NOAA’s Spring Outlook report looks at what areas may be at risk for severe weather as it hopes to build a "weather-ready nation."
Winter is officially over, and as the country thaws out over the next several weeks, assessing spring flood risk is one of NOAA’s top priorities.
"NOAA produces these seasonal outlooks to help communities prepare for what’s likely to come in the next few months and minimize weather’s impact on lives and livelihoods … and build a weather-ready nation," says Maureen O’Leary, public affairs specialist with NOAA.
Because the Midwest is emerging from a colder-than-normal weather, flooding risks may take their time to emerge, explains Robert Hartman, acting director of NOAA’s Office of Hydrologic Development.
"Much of the United States is still in a deep freeze," he says. "The continuation of winter weather, along with above-average snowpack, frozen ground and ice coverage on springs and rivers will delay spring flooding into April in the upper Midwest through New England."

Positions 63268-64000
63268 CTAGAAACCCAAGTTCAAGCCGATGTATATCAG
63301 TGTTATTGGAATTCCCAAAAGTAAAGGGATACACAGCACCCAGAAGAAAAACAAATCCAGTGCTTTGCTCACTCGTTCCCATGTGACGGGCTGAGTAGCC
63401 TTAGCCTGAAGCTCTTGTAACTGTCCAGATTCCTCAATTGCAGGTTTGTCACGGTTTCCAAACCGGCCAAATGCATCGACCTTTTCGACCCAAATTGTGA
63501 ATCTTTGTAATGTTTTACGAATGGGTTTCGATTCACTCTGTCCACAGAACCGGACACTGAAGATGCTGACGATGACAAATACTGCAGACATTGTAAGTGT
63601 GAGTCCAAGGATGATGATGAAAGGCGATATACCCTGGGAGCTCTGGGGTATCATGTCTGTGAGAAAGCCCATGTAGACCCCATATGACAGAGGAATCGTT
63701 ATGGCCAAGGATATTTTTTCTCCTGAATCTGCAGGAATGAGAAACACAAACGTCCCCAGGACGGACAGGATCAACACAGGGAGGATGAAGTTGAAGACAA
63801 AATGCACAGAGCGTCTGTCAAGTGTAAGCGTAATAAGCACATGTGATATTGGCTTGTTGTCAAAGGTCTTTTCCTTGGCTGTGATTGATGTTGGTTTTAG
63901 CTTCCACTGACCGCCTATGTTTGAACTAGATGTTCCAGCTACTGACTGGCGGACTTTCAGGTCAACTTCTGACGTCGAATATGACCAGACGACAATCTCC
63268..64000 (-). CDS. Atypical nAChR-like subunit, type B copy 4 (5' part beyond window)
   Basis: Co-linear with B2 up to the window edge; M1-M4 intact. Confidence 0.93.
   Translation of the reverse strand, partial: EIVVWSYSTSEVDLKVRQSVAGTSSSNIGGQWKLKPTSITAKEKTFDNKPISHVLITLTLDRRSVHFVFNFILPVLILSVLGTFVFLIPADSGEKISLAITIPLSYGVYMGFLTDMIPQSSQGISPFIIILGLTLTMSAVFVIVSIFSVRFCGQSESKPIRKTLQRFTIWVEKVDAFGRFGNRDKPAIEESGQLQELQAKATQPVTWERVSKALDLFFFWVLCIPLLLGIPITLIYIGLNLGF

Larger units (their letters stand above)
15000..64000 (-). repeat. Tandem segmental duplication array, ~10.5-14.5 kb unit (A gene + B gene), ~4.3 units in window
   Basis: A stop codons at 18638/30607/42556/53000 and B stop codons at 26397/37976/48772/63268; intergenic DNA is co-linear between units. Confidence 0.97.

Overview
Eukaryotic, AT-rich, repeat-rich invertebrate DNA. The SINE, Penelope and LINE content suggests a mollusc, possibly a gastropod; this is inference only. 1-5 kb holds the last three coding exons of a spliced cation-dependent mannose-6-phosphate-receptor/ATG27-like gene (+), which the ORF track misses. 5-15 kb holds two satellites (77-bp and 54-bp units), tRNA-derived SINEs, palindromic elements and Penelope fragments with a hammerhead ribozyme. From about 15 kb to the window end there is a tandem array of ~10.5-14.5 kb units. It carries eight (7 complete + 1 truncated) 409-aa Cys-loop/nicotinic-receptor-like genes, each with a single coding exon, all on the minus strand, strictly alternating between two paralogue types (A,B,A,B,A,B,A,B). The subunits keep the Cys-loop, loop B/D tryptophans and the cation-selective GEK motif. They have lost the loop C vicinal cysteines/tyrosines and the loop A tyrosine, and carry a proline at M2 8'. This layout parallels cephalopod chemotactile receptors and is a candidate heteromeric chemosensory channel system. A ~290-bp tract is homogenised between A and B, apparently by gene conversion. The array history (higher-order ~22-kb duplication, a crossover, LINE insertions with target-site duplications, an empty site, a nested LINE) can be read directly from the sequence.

Minor to moderate flooding is likely along much of the upper Midwest, with the severity dependent on snowmelt speed and the intensity of spring precipitation, he says. Notable areas of risk include southern Wisconsin, southern Michigan, and portions of Iowa, Illinois and Indiana.
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Other flood-risk areas include:
- Small streams and rivers in the lower Missouri basin in Missouri and Eastern Kansas
- The Red River of the North between eastern North Dakota and northwest Minnesota, and the Souris River in North Dakota
- The northern Rockies and northern Great Plains in portions of Montana, and Wyoming
- The lower Mississippi River basin and in the Southeast, including east Texas, southern Arkansas, Louisiana, Mississippi, Alabama, Georgia, northern Florida, South Carolina, North Carolina, eastern Tennessee, and southern Virginia